The 7 Google Analytics Reports You Need to Know
According to BuiltWith, almost 28.8 million websites in the world are assessing the performance of their sites using Google Analytics, and 53% of all websites are using the data analysis tool—that’s more than 10 times the number using the next most popular analytics package (Yandex Metrics).
There’s a good reason: Google Analytics is a remarkably flexible, accurate, and reliable data source, one that gives marketers key metrics about everything from mobile performance to website traffic sources, content efficiency, visitor sources, and bounce rate. And, as if that weren’t enough, it’s free.
Why Is Google Analytics So Popular?
Like any analytics platform, Google Analytics has its own learning curve, but it’s relatively user-friendly. Users can find a wealth of actionable data without special training. This is because Google provides outstanding support that starts with “Google Analytics for Beginners” and extends to far more advanced reports for analytics pros.
Among the benefits of Google Analytics are the following:
- It’s customizable: Google Analytics makes it easy to create customized reports in addition to its wealth of standard reports. There are also a wealth of Analytics templates.
- It can be easily integrated with other tools and platforms: users can work equally well with Google Analytics on desktops and mobile devices, for example. In addition, it integrates powerfully with Google AdWords to empower PPC ad campaigns.
- It provides valuable insights about visitor activity on your website: Google Analytics provides robust marketing data regarding the ways in which visitors navigate around your website, enabling changes that help marketers achieve their chief marketing objectives.
- It’s free: the adage, “if it sounds too good to be true, it probably is” doesn’t apply to Google Analytics. Google provides this powerful marketing and data analysis tool completely free of charge.
- It’s flexible: You can create different views and test filters and types of reports. Learn more about Views.
In summary, as Medium notes:
“Google Analytics is one of the most popular digital analytics software. It is Google’s free web analytics service that allows you to analyze in-depth detail about the visitors on your website. It provides valuable insights that can help you to shape the success strategy of your business.”
It’s Only as Good as You Make It
Of course, there’s little point to installing Google Analytics on your system if you don’t use it, or if you don’t learn the many ways in which it can provide you with valuable marketing data. The good news is that the more you use Google Analytics, the more powerful it becomes, providing you with ever more detailed, nuanced and actionable marketing insight.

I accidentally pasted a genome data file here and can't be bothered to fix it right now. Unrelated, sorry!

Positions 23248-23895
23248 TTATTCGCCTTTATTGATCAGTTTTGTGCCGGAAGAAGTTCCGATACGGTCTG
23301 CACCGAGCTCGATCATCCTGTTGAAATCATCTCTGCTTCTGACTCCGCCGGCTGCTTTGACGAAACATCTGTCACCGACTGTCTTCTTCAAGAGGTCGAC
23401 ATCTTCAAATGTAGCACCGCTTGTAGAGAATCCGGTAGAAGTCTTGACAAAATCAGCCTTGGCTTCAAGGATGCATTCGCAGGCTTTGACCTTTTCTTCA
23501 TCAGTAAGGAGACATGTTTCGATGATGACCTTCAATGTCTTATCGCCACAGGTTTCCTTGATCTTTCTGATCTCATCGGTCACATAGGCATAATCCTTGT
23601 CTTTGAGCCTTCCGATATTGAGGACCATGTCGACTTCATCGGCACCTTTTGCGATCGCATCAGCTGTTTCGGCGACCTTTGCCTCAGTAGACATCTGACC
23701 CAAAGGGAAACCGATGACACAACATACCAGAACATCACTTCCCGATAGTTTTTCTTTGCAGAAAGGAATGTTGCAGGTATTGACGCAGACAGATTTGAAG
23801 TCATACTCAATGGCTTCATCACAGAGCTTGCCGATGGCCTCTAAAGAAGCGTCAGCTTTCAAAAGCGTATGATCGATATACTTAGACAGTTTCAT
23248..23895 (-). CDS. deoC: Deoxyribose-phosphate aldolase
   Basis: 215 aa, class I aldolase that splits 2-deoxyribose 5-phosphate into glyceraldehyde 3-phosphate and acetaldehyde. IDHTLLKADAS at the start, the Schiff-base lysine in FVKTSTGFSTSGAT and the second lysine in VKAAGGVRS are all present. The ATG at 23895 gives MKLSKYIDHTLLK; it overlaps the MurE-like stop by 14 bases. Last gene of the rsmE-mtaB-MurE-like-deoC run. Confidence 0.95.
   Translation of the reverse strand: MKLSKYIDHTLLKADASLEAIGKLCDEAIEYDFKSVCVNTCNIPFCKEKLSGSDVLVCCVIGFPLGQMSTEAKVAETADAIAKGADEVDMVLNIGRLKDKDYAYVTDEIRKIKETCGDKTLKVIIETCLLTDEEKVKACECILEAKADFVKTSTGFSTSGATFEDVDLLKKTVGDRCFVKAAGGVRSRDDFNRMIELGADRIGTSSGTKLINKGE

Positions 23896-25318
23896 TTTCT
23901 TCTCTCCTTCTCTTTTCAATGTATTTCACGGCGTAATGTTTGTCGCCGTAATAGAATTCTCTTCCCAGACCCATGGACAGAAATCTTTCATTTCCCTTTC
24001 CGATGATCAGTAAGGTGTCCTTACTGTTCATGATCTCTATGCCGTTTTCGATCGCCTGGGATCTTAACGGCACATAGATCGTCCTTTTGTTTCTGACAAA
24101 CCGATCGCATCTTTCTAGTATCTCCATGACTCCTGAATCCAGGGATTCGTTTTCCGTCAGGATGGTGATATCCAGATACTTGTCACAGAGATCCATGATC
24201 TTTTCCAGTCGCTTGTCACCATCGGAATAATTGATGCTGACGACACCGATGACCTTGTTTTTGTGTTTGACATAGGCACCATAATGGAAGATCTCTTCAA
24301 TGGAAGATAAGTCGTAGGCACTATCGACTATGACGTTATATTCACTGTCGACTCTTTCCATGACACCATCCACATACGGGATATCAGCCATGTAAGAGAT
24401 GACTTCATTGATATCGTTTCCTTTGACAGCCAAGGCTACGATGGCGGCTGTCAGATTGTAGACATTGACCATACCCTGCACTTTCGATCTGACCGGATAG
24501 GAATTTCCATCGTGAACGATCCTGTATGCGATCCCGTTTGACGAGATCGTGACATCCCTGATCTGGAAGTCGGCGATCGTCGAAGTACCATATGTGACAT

Although every business is different and each will define which analytics reports are most valuable, in general, some reports are more important than others. That said, below are 7 Google Analytics Reports every marketer should be using.
This is by no means an exhaustive list of terms of Google Analytics terms but I do mention some of these in this article.
Sessions. A session is a group of user interactions with your website that takes place within a given time frame.
Impressions. The number of times any URL from your site appeared in search results viewed by a user, not including paid Google Ads search impressions.
Clicks. The number of clicks on your website URL from a Google search page. For the Queries report, this would not include paid ad clicks.
Bounce Rate. “Bounce rate percentages are all sessions on your site in which users viewed only a single page and triggered only a single request. These single-page sessions have a session duration of 0 seconds since there are no subsequent hits after the first one.”
Average Time On Page. “Average session duration is: total duration of all sessions (in seconds) / number of sessions.”
Exit %. Exit Rate is the percentage that was the last in the session.
Pageviews. Pageviews represent each individual time a page on your website is loaded by a User.
7 Google Analytics Reports
1. The Mobile Performance Report
Spoiler alert: if your website isn’t optimized for mobile devices like smartphones and tablets, you’re probably losing a lot of business. More than half of all internet searches are now conducted on mobile devices (and more than 30% of all e-commerce now occurs on them)—if your site doesn’t work on these devices, visitors are likely to abandon it in droves.
The mobile performance report will tell you what kind of experience mobile visitors have on your site. It will also show what mobile devices they’re using to access your site and which pages are problematic for them. The report, in other words, will tell you what’s working, and what isn’t, on the mobile version of your site, and where you need to make improvements.
You can see that there were 150 mobile users that used Google and 69 that typed in the URL (direct).
This analytics report shows you the various browsers and which device.
2. The Website Traffic Acquisition Report
It’s critically important to know what is sending visitors to your site. If for example, you’re running PPC campaigns, you’ll want to know how many people are clicking on your ads, how many of them completed desired actions (like filling our contact forms on landing pages), and how many new leads you’re generating. The traffic acquisition report will also tell you how many visitors are from organic sources, and how many are referrals from other websites.